The aisles of supplies illustrate a lifetime of partying. Before an American baby is delivered, its genitals are a topic of heated debate. “Girl or boy? Girl or boy?” the decorations ask. One can declare one’s allegiances with plastic glasses that say TEAM BOY and TEAM GIRL, or, more creatively, TEAM STACHES and TEAM LASHES. (Do American males lack eyelashes?) These teams are present at a social ceremony called a gender reveal party. I wonder how the gender is actually revealed. Is the baby disrobed for all to see?
There are more elegant solutions: Party City offers gender reveal balloons (“He or she? POP to see!”) and gender reveal candle kits, which tell you if the baby is a pink candle or blue candle. Many years ago, my Chinese friend balked at the term “baby blue,” because “babies aren’t blue!” Today, I learn that actually, male American babies are blue, and female American babies are pink.
I walk into the next aisle. Sweet Sixteen headbands. Sweet Sixteen photo backdrops. Sweet Sixteen balloons. The packages feature white girls in pink dresses; everything is pink and gold and girly. I wonder what is so sweet about being a sixteen-year-old American girl. When I was sixteen my first boyfriend broke up with me, and I spent the year mourning what I was sure was the love of my life.
The next birthday worth celebrating is the twenty-first. Everything proclaims, “Finally legal.” You might be thinking, is it celebrating the crossing into adulthood? The attainment of legal voting rights? No. Suffrage is not worth celebrating. Instead, American youths celebrate the attainment of the minimum age to legally purchase alcohol. They can stop committing identity fraud now. For this party you can buy shot glass holders and rubber bands that say BOMBED, TRASHED, WASTED, TANKED, and LOADED.
Thirty, forty, and fifty are a generic glittery stretch. Then, things start to get wonky. There is a “Senior Moments Decision Spinner,” featuring options such as “Be Grouchy” and “Dye Hair Blue.” There is a traffic cone labeled “Danger: sagging body parts,” even though sagging body parts seem very harmless to me. There is a tote bag labeled “Old Bag,” which is factually inaccurate because it’s actually a new bag. There is an “Old Lady Survival Kit,” which includes “Old Man Repellent” and “Spare Underwear for the unexpected accidents! Just in case you: sneeze, laugh, jump, breathe.” The decorations for younger parties are serious and sincere, but by the time Americans are eighty, it seems that they have realized that life is just a laughable farce.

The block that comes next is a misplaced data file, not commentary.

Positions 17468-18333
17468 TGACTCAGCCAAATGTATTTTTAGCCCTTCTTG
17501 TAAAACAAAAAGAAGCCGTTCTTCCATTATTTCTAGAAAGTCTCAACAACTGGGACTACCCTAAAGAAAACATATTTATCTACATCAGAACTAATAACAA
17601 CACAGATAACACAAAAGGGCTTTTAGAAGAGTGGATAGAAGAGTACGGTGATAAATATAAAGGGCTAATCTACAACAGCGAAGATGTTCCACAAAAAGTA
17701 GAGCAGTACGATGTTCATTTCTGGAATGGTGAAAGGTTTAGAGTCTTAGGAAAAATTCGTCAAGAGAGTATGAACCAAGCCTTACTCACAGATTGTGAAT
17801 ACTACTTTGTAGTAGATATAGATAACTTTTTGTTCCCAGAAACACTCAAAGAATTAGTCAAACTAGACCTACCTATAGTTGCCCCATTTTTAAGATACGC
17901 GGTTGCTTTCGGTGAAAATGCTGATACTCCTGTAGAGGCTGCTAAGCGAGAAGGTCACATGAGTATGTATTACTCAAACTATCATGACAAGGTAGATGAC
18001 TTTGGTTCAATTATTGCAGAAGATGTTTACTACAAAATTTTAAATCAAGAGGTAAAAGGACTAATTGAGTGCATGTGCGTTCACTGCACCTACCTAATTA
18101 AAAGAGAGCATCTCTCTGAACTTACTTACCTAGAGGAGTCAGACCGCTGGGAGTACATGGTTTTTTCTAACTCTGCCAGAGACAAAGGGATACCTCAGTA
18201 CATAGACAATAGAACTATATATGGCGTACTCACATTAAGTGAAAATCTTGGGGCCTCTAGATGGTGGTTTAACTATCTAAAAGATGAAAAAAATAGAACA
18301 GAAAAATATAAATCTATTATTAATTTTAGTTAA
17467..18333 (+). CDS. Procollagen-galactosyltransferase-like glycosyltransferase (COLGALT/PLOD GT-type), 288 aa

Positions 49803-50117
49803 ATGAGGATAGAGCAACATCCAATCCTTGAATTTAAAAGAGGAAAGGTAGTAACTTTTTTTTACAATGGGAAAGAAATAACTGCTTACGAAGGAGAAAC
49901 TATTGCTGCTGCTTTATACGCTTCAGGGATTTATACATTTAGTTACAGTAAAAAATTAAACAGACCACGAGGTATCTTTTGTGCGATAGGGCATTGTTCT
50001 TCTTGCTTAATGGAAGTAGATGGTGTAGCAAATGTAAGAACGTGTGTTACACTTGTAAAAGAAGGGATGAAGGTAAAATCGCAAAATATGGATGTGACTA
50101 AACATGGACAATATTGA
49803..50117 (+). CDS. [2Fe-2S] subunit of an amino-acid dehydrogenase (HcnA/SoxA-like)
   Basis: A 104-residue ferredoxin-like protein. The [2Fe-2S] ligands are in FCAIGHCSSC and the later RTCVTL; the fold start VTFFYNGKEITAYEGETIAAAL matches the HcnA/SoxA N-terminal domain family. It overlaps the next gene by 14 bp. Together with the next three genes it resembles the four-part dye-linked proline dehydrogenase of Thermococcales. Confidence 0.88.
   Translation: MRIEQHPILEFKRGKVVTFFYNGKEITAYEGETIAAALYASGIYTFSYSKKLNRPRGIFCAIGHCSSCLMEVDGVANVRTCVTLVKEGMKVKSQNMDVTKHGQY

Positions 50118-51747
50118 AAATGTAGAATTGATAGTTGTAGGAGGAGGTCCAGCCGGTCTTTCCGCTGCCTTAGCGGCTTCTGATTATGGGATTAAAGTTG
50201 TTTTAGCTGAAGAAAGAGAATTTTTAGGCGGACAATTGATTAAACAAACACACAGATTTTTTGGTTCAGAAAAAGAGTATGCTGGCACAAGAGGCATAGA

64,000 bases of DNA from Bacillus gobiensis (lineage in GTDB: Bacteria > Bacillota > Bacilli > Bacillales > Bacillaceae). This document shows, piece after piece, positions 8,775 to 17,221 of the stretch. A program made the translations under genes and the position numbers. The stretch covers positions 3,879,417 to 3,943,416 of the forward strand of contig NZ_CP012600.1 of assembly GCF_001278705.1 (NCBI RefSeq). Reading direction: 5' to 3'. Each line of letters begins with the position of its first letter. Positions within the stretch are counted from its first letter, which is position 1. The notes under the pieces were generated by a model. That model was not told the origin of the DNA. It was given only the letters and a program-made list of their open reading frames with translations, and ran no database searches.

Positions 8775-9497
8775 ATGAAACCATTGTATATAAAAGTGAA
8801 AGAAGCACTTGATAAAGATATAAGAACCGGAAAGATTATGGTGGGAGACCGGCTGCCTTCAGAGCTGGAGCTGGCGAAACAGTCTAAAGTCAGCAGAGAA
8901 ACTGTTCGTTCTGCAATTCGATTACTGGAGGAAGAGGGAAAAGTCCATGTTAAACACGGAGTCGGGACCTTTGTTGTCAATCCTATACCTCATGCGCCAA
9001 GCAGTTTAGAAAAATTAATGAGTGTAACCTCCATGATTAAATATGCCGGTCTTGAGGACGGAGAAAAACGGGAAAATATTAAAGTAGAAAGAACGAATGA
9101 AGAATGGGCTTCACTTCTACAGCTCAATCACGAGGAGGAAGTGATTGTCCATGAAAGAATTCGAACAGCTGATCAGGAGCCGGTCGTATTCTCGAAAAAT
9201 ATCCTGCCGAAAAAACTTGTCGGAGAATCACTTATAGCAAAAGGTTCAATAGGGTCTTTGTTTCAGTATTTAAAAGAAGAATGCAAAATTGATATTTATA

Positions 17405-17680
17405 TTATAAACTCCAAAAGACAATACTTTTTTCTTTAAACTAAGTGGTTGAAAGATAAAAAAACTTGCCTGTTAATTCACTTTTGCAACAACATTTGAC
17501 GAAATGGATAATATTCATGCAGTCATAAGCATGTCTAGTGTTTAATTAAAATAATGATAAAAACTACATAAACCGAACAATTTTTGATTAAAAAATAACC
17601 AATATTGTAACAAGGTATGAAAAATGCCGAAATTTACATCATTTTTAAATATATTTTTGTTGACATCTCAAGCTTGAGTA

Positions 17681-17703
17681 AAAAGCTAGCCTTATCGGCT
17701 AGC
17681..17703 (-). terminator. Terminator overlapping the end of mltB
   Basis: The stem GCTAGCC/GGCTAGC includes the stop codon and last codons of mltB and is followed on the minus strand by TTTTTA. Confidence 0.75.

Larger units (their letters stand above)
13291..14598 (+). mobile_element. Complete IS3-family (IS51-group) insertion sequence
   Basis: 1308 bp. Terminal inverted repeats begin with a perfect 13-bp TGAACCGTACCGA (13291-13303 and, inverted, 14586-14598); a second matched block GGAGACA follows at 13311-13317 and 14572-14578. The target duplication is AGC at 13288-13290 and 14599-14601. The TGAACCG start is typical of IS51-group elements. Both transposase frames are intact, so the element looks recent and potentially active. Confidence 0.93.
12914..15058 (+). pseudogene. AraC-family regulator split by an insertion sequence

I picture myself growing old in this country. Next year, I will turn twenty-one, finally legal. Then I will turn thirty, forty, fifty, sixty, and I will throw a cringey party and receive an Old Lady Survival Kit. My parents thought they were giving me a bright future by sending me to America, but this is all that lies in store.
What comforted me was the thought that maybe the Filipino American, the Chinese American, the Minnesotan American, and Mountains will also be at that party, and they will also be old, and we will reminisce about going out after work and playing with squishy chickens at Party City.